Extra width provides adequate space for two full size pots/pans used simultaneously
Good dial control
Igniter lights on first strike, every time
Strong cooking rack
Easy to keep clean
Lightweight, can transport and set up myself
Flame has good wind shelter
I would have liked to have clear information regarding the correct extension hose and adapter to use
1. Extremely poor flame control. It's impossible to get and keep a low flame. If you manage to get it low enough, the slightest breeze will blow it out. Had numerous boil-overs and burnt food from the high heat.
2. No handle, or easy places to grab. This issue went from a nuisance to a real PITA the more I had to move it around.
3. No protection for the knobs/piezo lighter. They will eventually get damaged without protection.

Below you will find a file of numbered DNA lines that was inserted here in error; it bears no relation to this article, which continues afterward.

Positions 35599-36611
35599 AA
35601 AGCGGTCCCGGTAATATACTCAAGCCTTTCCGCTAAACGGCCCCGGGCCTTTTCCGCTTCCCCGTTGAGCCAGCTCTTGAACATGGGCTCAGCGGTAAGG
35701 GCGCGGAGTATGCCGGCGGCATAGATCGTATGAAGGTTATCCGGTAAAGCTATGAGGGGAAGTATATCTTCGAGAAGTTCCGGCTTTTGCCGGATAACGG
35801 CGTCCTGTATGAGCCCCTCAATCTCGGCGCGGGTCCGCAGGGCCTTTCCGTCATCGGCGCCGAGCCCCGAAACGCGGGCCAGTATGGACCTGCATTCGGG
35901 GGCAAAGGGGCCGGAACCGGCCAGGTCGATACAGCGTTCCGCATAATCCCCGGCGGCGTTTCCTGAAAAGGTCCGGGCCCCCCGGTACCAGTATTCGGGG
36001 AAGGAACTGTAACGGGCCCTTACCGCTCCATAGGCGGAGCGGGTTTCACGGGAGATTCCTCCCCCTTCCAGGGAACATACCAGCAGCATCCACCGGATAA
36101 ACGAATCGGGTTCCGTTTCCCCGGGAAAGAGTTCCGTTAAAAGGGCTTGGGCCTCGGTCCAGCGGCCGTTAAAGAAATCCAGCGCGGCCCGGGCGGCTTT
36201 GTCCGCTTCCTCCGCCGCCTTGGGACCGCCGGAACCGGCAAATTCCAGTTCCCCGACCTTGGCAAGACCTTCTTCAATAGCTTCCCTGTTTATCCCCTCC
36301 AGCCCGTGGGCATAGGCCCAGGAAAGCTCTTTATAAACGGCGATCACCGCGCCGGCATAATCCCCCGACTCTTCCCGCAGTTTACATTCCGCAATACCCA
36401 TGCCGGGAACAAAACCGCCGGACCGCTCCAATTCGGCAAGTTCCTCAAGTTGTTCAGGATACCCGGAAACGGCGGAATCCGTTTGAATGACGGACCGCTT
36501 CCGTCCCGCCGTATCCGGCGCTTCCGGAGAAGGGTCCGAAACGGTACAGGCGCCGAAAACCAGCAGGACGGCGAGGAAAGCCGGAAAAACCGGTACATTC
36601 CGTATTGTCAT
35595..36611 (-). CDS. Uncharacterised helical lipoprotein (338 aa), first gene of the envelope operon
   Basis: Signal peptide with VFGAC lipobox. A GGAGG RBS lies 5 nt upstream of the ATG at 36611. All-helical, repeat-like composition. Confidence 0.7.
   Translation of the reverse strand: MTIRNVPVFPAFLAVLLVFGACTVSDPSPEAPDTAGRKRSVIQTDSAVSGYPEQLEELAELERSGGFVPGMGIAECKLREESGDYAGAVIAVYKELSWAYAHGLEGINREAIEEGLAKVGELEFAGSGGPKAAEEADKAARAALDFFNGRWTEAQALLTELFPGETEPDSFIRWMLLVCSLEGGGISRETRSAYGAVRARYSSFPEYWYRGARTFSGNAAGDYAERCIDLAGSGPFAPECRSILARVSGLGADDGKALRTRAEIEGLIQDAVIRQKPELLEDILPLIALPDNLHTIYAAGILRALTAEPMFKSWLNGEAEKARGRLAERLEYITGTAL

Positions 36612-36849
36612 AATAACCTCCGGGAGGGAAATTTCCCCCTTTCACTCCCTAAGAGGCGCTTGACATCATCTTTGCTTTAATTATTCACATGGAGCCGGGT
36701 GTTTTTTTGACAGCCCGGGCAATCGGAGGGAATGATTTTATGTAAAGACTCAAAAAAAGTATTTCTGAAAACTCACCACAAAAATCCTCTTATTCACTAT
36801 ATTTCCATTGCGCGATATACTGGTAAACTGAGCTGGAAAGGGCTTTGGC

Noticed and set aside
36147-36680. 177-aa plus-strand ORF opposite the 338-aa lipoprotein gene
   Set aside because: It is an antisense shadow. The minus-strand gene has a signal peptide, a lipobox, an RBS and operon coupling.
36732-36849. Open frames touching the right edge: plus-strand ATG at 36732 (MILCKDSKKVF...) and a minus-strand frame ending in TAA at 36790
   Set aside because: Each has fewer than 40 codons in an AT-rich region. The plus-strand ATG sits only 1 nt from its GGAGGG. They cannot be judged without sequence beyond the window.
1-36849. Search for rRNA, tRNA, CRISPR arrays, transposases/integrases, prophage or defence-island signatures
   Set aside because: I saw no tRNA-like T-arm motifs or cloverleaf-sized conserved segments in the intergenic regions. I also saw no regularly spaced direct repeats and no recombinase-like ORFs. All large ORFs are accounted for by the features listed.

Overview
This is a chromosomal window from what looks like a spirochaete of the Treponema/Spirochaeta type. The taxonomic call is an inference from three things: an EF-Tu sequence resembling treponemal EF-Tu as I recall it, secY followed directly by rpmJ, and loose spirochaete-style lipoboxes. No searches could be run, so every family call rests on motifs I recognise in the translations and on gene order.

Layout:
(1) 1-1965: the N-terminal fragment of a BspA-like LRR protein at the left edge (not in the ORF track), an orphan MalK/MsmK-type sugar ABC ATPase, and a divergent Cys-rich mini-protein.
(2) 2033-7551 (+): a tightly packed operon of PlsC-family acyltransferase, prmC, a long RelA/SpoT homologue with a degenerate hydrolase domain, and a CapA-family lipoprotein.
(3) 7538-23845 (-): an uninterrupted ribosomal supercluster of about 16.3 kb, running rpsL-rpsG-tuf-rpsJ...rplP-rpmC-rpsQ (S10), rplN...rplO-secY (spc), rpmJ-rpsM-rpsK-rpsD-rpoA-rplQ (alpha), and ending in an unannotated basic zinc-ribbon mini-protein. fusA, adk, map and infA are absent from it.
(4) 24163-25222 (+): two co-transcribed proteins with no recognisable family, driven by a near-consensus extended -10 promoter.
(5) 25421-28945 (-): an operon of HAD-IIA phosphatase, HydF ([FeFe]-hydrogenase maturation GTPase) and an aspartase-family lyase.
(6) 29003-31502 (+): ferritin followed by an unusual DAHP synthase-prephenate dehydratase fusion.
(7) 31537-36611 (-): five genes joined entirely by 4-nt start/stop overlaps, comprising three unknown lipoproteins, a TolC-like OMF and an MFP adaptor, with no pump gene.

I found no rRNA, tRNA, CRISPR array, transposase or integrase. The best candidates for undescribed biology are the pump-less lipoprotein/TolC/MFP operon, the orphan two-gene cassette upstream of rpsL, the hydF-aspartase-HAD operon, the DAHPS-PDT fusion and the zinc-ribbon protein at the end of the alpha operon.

4. Nowhere to easily hold the stove while depressing the piezo lighter with one hand. Again, a seeminly minor nuisance that turned into a real PITA - especially when the stove it hot from the left burner and trying to light the right burner.
5. No type of anti-skid on the bottom of the stove. If you're using any kind of slick surface, like a camp kitchen, it will slide all over the place especially when trying to light the burners.
I’ll jump to the bottom line first – if you’re looking for a high quality, durable camp stove that will last for decades – they don’t seem to exist anymore. Like so many of today’s products, they are manufactured to last a season or two and then replaced with the next great thing. To be fair, I’m comparing it to what it’s replacing: my 50+ year old Coleman dual fuel. But, the more I look at these new stoves, the more I think I’ll just stick with my old one. It still works great, I just wanted a new and shiny two-burner and the convenience of propane.
Here’s the highlights:
Lightweight (can also be a con)
Fit and finish
Poor temperature control on low
Plastic lid latches